Each year, it feels like there are new announcements about dangerous drugs disguised as other – still illegal but commonly taken or sold – party favourites.
2020 was dubbed the summer of cathinones by Know Your Stuff NZ [KYSNZ] after half the drugs tested at New Year’s festivals – thought to be MDMA – turned out to contain bath salts.
The substance most prevalent at that time was ethylene, which can trigger an inability to sleep, anxiety, headaches, stomach upsets, paranoia and even seizures.
This week, testing clinics are identifying an Alpha-PVP-like substance in preliminary tests of a substance initially thought to be MDMA.
Alpha-PVP is – according to the NZ Drug Foundation – one of several recreational drugs in the bath salts family, which can wreak havoc on the mind and body if taken in excess, easy to do due to its tendency to ‘come on’ slowly.
KYSNZ deputy manager Dez Weston told RNZ that it could cause possible psychosis and erratic behaviour.
“It’s definitely caused deaths overseas, especially if it’s combined with alcohol or other drugs.”
With many of New Zealand’s population on holiday and gearing up for a hot summer festival season, it’s never been so critical that drug testing is available.
There’s a voice at the back of my head parroting the age-old argument that there would be no need for drug testing if people weren’t taking illegal drugs, simple as that.
But the thing is, people have always dabbled in illegal substances, and the presence of safe, accessible testing sites won’t compound that.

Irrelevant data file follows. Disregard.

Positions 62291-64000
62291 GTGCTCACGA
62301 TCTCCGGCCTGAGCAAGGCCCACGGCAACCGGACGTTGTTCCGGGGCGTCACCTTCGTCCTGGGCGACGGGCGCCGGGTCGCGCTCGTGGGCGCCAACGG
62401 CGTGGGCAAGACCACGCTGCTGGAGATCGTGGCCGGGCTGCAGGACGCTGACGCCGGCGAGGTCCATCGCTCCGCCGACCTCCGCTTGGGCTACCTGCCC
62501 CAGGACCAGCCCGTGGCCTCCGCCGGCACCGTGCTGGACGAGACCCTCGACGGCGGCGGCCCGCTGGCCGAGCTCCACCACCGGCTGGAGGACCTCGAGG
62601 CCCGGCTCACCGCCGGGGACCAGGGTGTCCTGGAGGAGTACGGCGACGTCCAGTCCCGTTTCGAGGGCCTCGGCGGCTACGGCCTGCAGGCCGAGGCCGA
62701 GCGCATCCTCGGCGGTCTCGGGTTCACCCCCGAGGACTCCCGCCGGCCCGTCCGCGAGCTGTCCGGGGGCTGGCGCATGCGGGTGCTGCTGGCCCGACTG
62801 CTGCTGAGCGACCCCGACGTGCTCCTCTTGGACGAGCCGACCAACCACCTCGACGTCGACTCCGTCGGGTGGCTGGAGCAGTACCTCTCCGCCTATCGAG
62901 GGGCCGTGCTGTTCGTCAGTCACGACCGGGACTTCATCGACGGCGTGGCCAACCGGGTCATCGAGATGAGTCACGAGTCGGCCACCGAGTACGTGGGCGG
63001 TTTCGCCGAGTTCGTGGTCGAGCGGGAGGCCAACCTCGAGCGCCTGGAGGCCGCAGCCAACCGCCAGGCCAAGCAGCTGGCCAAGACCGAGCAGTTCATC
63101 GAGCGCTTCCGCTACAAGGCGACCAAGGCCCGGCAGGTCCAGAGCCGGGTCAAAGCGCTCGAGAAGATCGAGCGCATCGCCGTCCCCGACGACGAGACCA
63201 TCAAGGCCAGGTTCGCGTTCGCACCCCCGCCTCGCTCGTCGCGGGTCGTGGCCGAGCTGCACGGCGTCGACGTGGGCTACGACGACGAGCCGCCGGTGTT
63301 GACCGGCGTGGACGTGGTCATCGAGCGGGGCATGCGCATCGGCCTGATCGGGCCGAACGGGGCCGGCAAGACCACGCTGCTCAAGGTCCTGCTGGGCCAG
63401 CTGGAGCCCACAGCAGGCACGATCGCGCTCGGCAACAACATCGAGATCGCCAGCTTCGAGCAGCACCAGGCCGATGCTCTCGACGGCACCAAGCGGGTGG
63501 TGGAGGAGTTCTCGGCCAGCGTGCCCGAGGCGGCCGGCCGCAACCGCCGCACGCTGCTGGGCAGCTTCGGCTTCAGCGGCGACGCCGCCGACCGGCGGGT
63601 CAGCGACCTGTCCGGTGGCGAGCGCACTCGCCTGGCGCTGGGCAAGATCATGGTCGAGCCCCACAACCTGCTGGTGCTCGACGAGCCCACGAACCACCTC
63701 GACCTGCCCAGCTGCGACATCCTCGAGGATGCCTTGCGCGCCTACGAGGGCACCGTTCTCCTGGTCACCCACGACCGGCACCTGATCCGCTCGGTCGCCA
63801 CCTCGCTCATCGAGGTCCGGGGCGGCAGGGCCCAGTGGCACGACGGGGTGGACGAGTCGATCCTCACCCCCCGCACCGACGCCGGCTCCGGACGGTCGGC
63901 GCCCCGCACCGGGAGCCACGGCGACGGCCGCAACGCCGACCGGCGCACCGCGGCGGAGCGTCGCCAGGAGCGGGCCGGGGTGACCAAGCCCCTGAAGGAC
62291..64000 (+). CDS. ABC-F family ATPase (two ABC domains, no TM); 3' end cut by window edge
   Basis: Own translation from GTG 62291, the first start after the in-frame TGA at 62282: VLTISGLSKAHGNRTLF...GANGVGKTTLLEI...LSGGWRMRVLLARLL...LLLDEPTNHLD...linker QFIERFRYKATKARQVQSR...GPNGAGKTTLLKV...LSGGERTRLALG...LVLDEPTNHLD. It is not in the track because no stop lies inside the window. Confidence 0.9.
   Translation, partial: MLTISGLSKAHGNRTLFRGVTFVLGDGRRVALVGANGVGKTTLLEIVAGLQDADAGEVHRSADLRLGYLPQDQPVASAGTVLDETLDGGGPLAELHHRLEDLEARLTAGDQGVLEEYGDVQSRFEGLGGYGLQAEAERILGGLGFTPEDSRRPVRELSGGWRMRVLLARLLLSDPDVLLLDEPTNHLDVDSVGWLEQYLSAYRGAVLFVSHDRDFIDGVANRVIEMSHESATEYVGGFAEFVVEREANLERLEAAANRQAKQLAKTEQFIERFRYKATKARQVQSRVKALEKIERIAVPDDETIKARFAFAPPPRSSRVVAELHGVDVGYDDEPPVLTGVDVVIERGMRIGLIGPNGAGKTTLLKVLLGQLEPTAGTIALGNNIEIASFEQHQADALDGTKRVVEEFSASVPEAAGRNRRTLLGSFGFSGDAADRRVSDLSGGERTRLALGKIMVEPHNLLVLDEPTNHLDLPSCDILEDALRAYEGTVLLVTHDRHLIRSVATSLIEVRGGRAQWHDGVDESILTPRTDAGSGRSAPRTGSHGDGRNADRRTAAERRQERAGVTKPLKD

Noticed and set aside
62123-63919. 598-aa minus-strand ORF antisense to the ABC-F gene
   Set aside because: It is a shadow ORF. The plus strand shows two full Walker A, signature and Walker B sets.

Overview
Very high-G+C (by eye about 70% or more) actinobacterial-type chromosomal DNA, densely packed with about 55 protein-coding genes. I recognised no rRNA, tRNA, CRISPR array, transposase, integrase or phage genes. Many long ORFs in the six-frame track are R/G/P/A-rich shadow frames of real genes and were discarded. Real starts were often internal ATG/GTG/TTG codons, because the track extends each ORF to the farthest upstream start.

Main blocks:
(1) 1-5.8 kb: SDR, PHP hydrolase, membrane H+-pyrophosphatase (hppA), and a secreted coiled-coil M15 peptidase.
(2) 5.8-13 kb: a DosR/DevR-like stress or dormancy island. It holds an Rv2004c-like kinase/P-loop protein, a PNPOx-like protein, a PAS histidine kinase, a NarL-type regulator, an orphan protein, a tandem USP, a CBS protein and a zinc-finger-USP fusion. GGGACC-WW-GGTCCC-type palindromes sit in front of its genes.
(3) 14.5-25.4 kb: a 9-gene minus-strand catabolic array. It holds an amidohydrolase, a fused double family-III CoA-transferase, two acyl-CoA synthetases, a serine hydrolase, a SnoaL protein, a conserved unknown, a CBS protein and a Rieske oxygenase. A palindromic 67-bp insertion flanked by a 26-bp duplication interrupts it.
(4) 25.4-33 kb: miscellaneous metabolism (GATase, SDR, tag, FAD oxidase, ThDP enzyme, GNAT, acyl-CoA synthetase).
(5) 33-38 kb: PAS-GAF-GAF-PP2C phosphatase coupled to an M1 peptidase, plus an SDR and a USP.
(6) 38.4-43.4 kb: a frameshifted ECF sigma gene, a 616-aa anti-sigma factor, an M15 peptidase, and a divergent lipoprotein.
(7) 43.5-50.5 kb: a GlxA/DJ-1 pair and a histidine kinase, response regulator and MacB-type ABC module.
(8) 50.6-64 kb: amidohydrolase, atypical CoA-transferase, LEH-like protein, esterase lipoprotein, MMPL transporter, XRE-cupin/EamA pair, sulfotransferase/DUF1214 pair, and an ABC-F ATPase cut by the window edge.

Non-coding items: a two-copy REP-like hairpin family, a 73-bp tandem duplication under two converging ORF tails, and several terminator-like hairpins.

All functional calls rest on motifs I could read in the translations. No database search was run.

There is no evidence saying that the Misuse of Drugs Act – established in 1975 – has deterred people from taking drugs by criminalising them.
Featherston’s Wendy Allison founded KYSNZ in 2014 and worked tirelessly to collect evidence that legal drug-checking services would lessen drug harm, not encourage usage.
KYSNZ operated under a ‘legal grey area’ to reduce drug harm by testing substances for consumers until 2021, when New Zealand became the first country globally to legalise drug testing permanently.
The amendment to the law initially seemed like a paradoxical setup, considering it was still illegal to possess the drugs being tested.
This initially had partygoers worried that they’d be ambushed by police working in cahoots with the drug testing team and lying in wait to find those harbouring illicit substances.
But a helpful debrief on the NZ Drug Foundation’s website quickly soothed concerns, calmly explaining that there is full anonymity and the practice has police support.
This year, KYSNZ will be stationed at several festivals for anyone wanting clarity that what they’re taking is, in fact, what they believe it to be.
The shift from punitive measures to education is worth considering not just in the party bus but in New Zealand’s widespread issues of addiction and drug-related crime.
In arguing for an overhaul of outdated drug laws, Dr Rose Crossin and Professor Joe Boden urge through Newsroom that we need to challenge the status quo when it comes to drug legislation.
“The 1970s may have been fun, but when it comes to drug policy, it’s time to let them go.”
With letting go should also come upped resources to organisations like KYSNZ, who are providing invaluable information to people then able to make their own educated, safe choices.